Shares in Intersect ENT (NSDQ:XENT) fell slightly today even though the drug-device company met expectations on Wall Street with its 4th quarter results.
The Menlo Park, Calif.-based company pared losses to -$4.8 million, or -17¢ per share, on sales of $24.2 million for the 3 months ended Dec. 31, for bottom-line growth of 15.8% on sales growth of 28.7% compared with the same period last year.
Adjusted to exclude 1-time items, earnings per share were -17¢, ahead of consensus on The Street, where analysts were looking for sales of $23.1 million.
“We are pleased to have delivered another strong year in 2016 both in terms of commercial success and pipeline progress, highlighted by positive results in 2 pivotal randomized clinical trials,” president & CEO Lisa Earnhardt said in prepared remarks. “We look forward to continuing to deliver innovative solutions to the ENT community in 2017 by expansion of Propel use, bolstered by the frontal indication and the upcoming Propel Contour launch, combined with pursuit of FDA approval of the Resolve product. Our long-term goal remains the treatment of chronic sinusitis patients across the continuum of care.”
Intersect said it expects to bring in sales of $87 million to $89 million for the full year of 2017 and $19 million to $19.5 million for the 1st quarter of this year.
“XENT is one of the more exciting small-cap medtech rev growth acceleration stories in our view with a pipeline that is on track to start contributing in 2Q17 and potential to drive meaningfully increasing sales momentum into 2018 & beyond,” Leerink Partners analysts Richard Newitter and Ravi Misra wrote in a report.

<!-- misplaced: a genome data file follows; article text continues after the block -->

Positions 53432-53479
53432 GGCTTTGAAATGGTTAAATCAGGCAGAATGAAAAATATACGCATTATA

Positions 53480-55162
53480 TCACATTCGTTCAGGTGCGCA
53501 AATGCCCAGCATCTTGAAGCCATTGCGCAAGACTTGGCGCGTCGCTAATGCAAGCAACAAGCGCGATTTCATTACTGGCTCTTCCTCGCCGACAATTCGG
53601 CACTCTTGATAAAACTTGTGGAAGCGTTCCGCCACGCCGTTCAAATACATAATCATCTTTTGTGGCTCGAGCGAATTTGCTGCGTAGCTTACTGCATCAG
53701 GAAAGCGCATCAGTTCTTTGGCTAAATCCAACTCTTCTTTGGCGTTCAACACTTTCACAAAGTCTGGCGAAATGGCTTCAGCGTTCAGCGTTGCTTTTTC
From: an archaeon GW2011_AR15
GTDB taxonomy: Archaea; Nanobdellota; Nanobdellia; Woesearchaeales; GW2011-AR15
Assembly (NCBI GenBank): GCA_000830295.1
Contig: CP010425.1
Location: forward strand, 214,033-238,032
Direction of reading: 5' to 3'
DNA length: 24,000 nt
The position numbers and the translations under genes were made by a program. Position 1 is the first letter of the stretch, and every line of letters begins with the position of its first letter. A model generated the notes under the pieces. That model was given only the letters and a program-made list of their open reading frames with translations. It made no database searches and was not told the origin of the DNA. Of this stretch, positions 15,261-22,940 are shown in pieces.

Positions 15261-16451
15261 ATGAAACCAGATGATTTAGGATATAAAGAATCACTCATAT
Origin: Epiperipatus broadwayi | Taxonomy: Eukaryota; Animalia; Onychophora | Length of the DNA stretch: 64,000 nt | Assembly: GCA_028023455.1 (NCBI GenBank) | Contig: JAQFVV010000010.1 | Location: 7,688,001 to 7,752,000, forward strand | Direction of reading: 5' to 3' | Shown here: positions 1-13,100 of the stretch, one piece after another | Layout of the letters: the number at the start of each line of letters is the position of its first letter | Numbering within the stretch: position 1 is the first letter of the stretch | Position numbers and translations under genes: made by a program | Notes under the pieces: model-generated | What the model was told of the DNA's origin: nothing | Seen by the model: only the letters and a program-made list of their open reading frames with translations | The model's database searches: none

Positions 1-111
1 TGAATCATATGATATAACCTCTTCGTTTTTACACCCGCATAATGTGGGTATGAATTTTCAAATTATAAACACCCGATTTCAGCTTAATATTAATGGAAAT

XENT shares were trading at $13.40 apiece today in morning activity, down -1.5%.
Last week, Intersect won FDA approval for its Propel Contour steroid-releasing implant for the treatment of chronic sinusitis in the frontal and maxillary sinsuses.
The company’s portfolio of steroid-releasing implants are used in patients undergoing ethmoid, frontal or maxillary surgeries to treat chronic sinusitis.
Data from an 80-patient study supported the implant’s approval, according to Intersect. The Progress study, which evaluated the safety and efficacy of the implant following surgery, met its primary efficacy endpoint and demonstrated a statistically significant relative reduction in the need for post-operative interventions compared to surgery alone.